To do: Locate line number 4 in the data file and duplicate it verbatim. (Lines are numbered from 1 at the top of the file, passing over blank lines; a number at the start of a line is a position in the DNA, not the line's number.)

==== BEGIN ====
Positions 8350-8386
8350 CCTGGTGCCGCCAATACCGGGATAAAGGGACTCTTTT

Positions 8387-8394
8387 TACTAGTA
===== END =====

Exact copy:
8387 TACTAGTA